By Jeffrey Lutz
I've been hedging all week away from my initial thoughts about the promo the debuting Zeb Colter (a/k/a Dutch Mantell) gave in support of Jack Swagger last week on Raw. So many people have expressed intrigue over Swagger's new direction that part of me figured I must have been completely wrong about disliking it.
I'm stubborn, though, so in many ways the positive opinions have only strengthened my resolve against the act. Even though WWE itself seems to be hedging by producing a toned-down version of the same promo on Smackdown that didn't include overt racism, I still don't see money, controversy or long-term hope for the Swagger character. He became the number-one contender Sunday for Alberto Del Rio's World Heavyweight championship, and my doubts are stronger than ever.
If WWE permanently returns the edge (read: bigotry) to Colter's and Swagger's character, it won't work for any audience. WWE writing on hot-button issues often falls in between the tastes of the largest segments of its fan base. The product becomes too mature for the children WWE targets but unable to break new ground on a sensitive issue that would be compelling to older fans.
Parents don't want to answer questions from kids about the unfortunate realities of racism, especially when it comes from a wrestling show that doesn't have the depth or social awareness that will further their education on the topic. Fans my age will roll their eyes and pick apart the storyline.
What is the end game for Swagger and Colter? Are they trying to rid WWE of all minority characters? Are they building a time machine to travel back to the 1980s, where America-hating heels had simplified character traits but still infuriated fans? Unfortunately for WWE, its audience has become more sophisticated and fans won't boo Swagger and Colter over comments designed to be inflammatory but ones they could hear anywhere else on cable.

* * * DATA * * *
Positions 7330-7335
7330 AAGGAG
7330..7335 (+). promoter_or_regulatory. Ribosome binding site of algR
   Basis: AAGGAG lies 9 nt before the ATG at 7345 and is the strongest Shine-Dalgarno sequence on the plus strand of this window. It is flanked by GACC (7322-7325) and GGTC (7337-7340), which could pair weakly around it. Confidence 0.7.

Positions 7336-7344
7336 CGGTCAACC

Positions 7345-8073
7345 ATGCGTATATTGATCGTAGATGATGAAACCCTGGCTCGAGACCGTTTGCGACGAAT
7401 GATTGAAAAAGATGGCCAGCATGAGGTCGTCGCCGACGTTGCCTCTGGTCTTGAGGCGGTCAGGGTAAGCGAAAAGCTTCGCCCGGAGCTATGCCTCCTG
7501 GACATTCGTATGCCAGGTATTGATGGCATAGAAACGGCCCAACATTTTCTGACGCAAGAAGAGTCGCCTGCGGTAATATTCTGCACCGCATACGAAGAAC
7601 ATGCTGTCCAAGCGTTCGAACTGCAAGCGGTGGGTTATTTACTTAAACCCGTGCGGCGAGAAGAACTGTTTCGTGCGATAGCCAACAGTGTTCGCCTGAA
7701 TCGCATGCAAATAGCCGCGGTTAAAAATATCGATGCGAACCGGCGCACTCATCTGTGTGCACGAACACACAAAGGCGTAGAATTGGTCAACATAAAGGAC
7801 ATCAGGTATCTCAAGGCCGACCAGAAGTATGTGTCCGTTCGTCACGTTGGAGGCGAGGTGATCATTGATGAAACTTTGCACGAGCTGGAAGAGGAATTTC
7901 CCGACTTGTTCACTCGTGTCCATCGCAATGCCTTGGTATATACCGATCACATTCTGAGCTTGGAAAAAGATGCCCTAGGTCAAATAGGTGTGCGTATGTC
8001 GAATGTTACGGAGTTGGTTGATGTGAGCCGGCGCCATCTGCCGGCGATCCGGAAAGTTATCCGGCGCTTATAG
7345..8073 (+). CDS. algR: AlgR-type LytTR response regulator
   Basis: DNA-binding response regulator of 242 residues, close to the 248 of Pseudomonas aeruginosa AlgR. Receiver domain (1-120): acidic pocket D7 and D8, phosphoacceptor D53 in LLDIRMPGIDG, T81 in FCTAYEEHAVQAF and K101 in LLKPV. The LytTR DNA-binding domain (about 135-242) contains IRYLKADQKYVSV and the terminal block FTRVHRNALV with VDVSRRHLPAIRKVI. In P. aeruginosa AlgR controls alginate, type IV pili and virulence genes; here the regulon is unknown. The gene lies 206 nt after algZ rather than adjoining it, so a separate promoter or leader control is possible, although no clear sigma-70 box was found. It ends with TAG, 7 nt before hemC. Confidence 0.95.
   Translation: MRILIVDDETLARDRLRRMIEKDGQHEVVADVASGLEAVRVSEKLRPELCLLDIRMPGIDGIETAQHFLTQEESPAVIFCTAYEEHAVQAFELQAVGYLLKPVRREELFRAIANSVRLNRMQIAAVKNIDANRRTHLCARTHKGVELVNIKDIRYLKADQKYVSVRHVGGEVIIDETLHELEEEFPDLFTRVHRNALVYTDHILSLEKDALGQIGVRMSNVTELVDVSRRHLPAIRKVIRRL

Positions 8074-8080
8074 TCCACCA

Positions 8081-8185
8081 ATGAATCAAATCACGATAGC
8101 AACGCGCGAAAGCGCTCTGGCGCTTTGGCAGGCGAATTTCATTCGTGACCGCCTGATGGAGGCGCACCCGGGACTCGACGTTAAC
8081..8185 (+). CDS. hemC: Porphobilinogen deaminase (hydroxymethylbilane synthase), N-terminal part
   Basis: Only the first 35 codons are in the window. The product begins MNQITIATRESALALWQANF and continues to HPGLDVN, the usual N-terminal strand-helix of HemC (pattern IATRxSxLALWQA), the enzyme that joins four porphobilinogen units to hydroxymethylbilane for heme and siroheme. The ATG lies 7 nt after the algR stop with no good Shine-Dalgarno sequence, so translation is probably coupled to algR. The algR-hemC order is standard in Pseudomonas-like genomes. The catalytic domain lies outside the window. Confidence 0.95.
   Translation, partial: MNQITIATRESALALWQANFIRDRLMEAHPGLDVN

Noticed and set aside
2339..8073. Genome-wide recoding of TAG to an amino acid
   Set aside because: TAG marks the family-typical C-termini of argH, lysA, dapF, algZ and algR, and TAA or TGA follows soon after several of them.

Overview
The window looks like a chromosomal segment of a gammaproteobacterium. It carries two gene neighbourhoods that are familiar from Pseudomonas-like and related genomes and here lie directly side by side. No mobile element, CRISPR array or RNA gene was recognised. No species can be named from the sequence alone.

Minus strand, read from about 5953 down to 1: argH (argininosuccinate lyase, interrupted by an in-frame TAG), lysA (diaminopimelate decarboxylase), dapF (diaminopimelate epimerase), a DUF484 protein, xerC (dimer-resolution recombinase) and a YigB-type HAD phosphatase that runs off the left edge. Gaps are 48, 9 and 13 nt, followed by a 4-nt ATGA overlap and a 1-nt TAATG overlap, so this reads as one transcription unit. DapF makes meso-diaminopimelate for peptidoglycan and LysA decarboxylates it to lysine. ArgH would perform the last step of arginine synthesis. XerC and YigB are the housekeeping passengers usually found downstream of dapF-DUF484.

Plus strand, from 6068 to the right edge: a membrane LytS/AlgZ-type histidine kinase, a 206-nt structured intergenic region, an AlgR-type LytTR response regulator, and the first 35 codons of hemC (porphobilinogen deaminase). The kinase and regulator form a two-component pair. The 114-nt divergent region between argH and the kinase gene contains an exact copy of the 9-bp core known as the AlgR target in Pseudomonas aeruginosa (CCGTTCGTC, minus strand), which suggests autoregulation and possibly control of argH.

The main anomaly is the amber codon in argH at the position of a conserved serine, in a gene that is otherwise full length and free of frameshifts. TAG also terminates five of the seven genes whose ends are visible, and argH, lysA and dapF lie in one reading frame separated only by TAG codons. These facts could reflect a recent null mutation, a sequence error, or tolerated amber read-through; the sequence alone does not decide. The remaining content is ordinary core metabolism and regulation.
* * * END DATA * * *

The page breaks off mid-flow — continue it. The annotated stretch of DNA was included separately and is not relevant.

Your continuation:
Colter's verbal abilities can only help Swagger, but it seems they're traveling toward a dead end. Colter needed substance in his first promo, but the "close the borders" rhetoric is tired on news shows that cover such subjects. On a wrestling show, it wreaks of desperation for a character that seemed to be going nowhere before a new personality was implemented.
Racism is not a wishy-washy, read-between-the-lines viewpoint, it's an extreme one. WWE can't contribute anything new to the conversation on racism, so that facet of the Swagger-Colter act should be scrapped and forgotten. Judging by the Smackdown promo, that may be happening, but Colter and Swagger won't have anything left besides scaled-back versions of the parts of their characters that had people talking last week.
From a storyline standpoint, I also don't see much hope. If the end of the World Heavyweight Championship feud is designed for Rio to put Swagger in his place, what place is that supposed to be? My experience is that the mind of a racist can't be changed. If and when Del Rio beats Swagger, are Colter and Swagger going to have an epiphany that leads to a change of heart?
Their feud should not be predicated on racism. A winning streak by Swagger longer than three or four matches and his increase in aggressiveness is more threatening to Del Rio than a bigoted attitude and it doesn't offend much of the audience.
Del Rio should go the way of Booker T and Teddy Long, two African-Americans who ignored Colter's prejudice and judged Swagger on his in-ring merits. Maybe they thought they were putting Antonio Cesaro in the Elimination Chamber, since Cesaro is playing an Anti-American character successfully.
There are too many unanswered questions for me to be on-board with Swagger and Colter. I'm troubled that when Swagger returned from an extended absence, his character showed no hints of a new fire that happened to include racism. Suddenly, he shows up with a manager and a sharper evil side. That's not character development, it's poor planning. And I still don't know the difference between a Real American and an All-American American.
A championship contender can't be contrived. Six months ago Swagger was a stale character with a bad haircut and no direction. Will new ring gear, a new haircut, new facial hair and a new, racist manager vault him to the top? I just can't believe it.
Jeff Lutz has written for the Wichita Eagle newspaper in Kansas for over a decade and debuted with Prowrestling.net on November 4, 2012. He can be reached via email at email@example.com.
Lutz's Blog: No long-term future in new Jack Swagger character
Feb 18, 2013 - 05:00 PM
Feb 18, 2013 - 05:00 PM
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